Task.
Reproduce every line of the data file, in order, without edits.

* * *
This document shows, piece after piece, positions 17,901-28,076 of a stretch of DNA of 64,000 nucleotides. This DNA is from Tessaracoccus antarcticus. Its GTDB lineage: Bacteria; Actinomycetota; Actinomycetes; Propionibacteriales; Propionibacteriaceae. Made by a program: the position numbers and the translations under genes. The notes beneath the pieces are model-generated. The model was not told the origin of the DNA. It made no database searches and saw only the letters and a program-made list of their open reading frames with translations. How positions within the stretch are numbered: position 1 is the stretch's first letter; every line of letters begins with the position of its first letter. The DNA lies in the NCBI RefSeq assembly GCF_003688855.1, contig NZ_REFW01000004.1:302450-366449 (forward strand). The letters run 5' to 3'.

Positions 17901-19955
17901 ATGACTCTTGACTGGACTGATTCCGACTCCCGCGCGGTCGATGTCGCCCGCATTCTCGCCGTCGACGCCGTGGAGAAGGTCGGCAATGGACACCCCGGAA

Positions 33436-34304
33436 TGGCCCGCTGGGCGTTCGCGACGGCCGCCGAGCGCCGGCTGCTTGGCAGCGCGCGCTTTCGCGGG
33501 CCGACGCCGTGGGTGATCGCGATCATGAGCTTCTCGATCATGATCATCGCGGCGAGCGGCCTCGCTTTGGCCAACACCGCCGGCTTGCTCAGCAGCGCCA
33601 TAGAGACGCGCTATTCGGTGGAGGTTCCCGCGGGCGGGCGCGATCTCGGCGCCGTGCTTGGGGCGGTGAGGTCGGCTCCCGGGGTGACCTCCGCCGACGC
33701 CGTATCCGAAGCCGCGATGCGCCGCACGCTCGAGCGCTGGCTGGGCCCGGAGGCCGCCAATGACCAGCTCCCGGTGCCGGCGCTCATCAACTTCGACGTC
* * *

This document shows, piece after piece, positions 17,901-28,076 of a stretch of DNA of 64,000 nucleotides. This DNA is from Tessaracoccus antarcticus. Its GTDB lineage: Bacteria; Actinomycetota; Actinomycetes; Propionibacteriales; Propionibacteriaceae. Made by a program: the position numbers and the translations under genes. The notes beneath the pieces are model-generated. The model was not told the origin of the DNA. It made no database searches and saw only the letters and a program-made list of their open reading frames with translations. How positions within the stretch are numbered: position 1 is the stretch's first letter; every line of letters begins with the position of its first letter. The DNA lies in the NCBI RefSeq assembly GCF_003688855.1, contig NZ_REFW01000004.1:302450-366449 (forward strand). The letters run 5' to 3'.

Positions 17901-19955
17901 ATGACTCTTGACTGGACTGATTCCGACTCCCGCGCGGTCGATGTCGCCCGCATTCTCGCCGTCGACGCCGTGGAGAAGGTCGGCAATGGACACCCCGGAA

Positions 33436-34304
33436 TGGCCCGCTGGGCGTTCGCGACGGCCGCCGAGCGCCGGCTGCTTGGCAGCGCGCGCTTTCGCGGG
33501 CCGACGCCGTGGGTGATCGCGATCATGAGCTTCTCGATCATGATCATCGCGGCGAGCGGCCTCGCTTTGGCCAACACCGCCGGCTTGCTCAGCAGCGCCA
33601 TAGAGACGCGCTATTCGGTGGAGGTTCCCGCGGGCGGGCGCGATCTCGGCGCCGTGCTTGGGGCGGTGAGGTCGGCTCCCGGGGTGACCTCCGCCGACGC
33701 CGTATCCGAAGCCGCGATGCGCCGCACGCTCGAGCGCTGGCTGGGCCCGGAGGCCGCCAATGACCAGCTCCCGGTGCCGGCGCTCATCAACTTCGACGTC